Sunday, November 30, 2014

Something Regional, Potluck Cartoon

An American Potluck in Paris
"I think maybe the invitation said to bring something regional."

Monday, November 24, 2014

Pot Luck in Paris

We are pulling our anchor out of the Dordogne mud and heading up to Paris this week. The big occasion is sharing Thanksgiving with a gang of jet-setting American friends. Thursday’s Thanksgiving dinner is planned for a little fish stew and scallops in a Provencal restaurant.  There will be no turkey on the menu and certainly not any of my favorite holiday treats-- cranberry sauce, Pepperidge Farm stuffing, and sweet potatoes topped with marshmallows. The upside is that the comfort of old friends will bring the spirit of Thanksgiving to our table. 

However, I am more excited about the pot luck meal that we will be having on Friday. First because it will be held in an apartment in the elegant neighborhood Henry IV built--the Place des Voges, the type of apartment that I never thought I’d set foot in. Second because this is a chance to show off some of the wonderful delicacies of “our” far-from-the-maddening crowd region-- the duck and goose capital of the world. A region of long held food traditions. They are mostly peasant traditions.  Which means that one has to expand one’s notion of edibility. 

The first contribution that came to mind was duck confit. There’s a farm over the bridge, up the road, and across the ridge that makes the best. Their confit is served in the best restaurants in the region. No need to pay Parisian shop prices. I’ll have to head up to the farm boutique to place a special order. Nothing like trying to figure out the best way to transport 15 greasy duck legs when traveling by train. 

Next sprang to mind all the really “disgusting” things that we like to eat here. Pate made with pig snouts, blood sausage, and all sorts of flavors of dry sausages.  I decided to leave these delicacies off the list. A little bit too French. Well, then there is the train ride, I am afraid the pungent odors of these wonderful foods might seep out of their packaging and cause a stampede, either to throw me off of the train or to steal my goodies. The same goes for the creamy, just so salty, goat cheese made by Louise. And what about the walnut oil that is being milled and pressed as I write. That’s a bit too heavy. Hmm, maybe I’ll tuck in a little bottle to sprinkle that unforgettable earthy taste onto a salad and steamed vegetables.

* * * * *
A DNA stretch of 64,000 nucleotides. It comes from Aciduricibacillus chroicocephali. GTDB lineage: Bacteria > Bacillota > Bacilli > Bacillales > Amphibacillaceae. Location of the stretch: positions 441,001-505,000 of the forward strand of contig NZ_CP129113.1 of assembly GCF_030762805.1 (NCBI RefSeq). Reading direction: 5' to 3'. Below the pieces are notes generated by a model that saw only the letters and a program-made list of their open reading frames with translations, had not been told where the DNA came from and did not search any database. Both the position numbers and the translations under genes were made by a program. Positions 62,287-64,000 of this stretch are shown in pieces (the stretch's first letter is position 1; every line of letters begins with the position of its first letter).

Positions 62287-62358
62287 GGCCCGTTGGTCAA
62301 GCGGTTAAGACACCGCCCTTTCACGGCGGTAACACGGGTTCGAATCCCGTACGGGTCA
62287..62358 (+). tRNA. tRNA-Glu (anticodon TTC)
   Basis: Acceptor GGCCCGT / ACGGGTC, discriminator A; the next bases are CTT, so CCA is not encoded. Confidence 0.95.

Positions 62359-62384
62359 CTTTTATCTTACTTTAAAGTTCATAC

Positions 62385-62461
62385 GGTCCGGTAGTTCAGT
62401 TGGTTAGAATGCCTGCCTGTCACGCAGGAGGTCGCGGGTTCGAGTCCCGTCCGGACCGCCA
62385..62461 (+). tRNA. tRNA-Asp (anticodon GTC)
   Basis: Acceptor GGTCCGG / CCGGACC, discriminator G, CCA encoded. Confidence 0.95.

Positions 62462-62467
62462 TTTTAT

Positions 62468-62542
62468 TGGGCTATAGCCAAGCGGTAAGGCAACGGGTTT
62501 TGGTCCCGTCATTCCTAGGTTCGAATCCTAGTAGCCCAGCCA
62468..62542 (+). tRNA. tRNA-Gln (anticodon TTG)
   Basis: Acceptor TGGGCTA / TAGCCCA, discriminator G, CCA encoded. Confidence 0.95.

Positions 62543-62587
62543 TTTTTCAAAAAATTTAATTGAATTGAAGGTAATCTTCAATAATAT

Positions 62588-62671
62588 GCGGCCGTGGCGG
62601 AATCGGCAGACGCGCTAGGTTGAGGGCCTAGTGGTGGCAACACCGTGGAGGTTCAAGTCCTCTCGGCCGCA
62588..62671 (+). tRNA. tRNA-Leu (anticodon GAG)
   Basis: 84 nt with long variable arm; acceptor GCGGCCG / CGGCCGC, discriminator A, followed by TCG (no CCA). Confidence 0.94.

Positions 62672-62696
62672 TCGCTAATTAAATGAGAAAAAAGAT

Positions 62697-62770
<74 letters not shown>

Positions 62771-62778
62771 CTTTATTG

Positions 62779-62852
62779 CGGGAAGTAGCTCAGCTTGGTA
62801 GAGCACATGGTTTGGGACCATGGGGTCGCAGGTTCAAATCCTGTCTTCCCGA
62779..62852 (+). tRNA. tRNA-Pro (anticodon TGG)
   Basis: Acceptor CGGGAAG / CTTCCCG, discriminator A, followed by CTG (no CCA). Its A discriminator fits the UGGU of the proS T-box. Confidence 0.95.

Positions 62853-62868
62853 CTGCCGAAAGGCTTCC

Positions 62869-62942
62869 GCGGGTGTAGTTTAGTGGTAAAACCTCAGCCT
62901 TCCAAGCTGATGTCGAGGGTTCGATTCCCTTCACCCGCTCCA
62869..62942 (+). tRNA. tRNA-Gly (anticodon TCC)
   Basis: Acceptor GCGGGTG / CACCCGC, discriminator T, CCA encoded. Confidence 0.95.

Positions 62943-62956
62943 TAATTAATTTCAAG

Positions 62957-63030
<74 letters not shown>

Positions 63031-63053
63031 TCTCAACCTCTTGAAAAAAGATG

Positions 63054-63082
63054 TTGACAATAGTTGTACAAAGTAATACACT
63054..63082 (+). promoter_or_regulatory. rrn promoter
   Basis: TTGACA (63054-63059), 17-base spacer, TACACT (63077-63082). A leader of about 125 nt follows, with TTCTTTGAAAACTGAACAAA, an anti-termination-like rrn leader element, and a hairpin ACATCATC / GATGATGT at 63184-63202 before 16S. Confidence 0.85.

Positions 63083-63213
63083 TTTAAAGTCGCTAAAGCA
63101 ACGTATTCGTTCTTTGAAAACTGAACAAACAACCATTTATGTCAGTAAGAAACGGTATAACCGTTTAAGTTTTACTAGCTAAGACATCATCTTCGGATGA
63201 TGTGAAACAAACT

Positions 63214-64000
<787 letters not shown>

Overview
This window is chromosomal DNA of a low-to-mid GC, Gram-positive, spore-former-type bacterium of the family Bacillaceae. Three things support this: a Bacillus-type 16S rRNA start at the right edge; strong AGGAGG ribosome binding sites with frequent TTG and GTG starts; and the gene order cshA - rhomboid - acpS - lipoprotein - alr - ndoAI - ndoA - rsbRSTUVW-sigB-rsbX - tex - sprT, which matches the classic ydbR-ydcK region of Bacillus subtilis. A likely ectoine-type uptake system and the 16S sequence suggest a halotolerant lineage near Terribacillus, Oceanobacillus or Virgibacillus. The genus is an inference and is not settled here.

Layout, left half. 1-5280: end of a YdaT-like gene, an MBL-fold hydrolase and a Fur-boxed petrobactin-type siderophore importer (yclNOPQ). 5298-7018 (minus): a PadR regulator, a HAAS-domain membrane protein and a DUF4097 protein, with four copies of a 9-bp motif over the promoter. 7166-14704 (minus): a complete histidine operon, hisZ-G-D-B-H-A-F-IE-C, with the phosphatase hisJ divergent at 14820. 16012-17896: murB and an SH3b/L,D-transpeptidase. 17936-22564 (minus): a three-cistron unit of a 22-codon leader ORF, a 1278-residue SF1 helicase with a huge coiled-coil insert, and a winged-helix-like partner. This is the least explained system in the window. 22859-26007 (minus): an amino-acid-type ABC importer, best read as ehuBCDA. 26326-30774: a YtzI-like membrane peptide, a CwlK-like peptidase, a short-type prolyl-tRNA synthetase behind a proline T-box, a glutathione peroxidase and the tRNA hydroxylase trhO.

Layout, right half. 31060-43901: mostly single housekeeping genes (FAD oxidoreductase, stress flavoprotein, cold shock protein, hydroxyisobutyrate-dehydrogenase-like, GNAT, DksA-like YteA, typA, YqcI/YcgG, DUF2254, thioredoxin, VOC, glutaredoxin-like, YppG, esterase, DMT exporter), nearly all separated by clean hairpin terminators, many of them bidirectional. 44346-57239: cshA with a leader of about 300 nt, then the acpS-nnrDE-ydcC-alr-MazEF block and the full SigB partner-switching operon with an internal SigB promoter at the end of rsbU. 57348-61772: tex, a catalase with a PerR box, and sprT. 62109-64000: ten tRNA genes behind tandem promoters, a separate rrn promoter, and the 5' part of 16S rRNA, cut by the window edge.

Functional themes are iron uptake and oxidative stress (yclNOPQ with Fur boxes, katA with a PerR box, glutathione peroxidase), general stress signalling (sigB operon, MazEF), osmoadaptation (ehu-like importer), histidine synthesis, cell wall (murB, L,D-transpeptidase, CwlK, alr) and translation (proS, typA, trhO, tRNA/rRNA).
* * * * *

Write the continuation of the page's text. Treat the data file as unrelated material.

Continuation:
I will go to a different farm to pick up some foie gras. Creamy, rich, foie gras. Not from the confit farm because each farm has it’s particular specialty. The decision to take foie gras leads to thinking if I should take raisin bread from here or try my chances at finding it in Paris. Because nothing is better than a slice of foie gras on a thin slice of toasted raisin bread washed down by a small, golden, glass of sweet Monbazillac wine. 
Our final contribution to this pot luck will be chocolate. Chocolates created by a MOF, Meilleur Ouvrier de France. This designation is given to only the most extraordinary artisans in France. We have the good fortune to have an exquisite chocolate shop down the road in Perigueux. This is another purchase that has to wait until the last minute. The very dainty shop keeper will fill up a box of fresh assorted chocolates, tie the box with a ribbon and I will wait with anticipation to watch the delight in my friend’s eyes as they taste these small gourmet treats. Good things come in small packages!
It will have taken a while to collect my offerings for our communal dinner, but that is half the fun. Spending a moment visiting with these local artisans, watching the flocks of birds run around the free range farms, catching a glimpse into times gone by. These farmers and artisans are a major part of the region's economy, folks keeping family recipes and techniques alive, hard workers that preserve our rural landscape.

Here at home, on many nights most everything on our plates comes from within 15 miles of Bourdeilles. It will be a great pleasure to share these same items a bit further on up the tracks in the City of Lights. Our friends will not be in the heart of our beloved region, but they sure will get a taste of the flavor of our lives. The foods that are the heart of French tradition for all celebrations.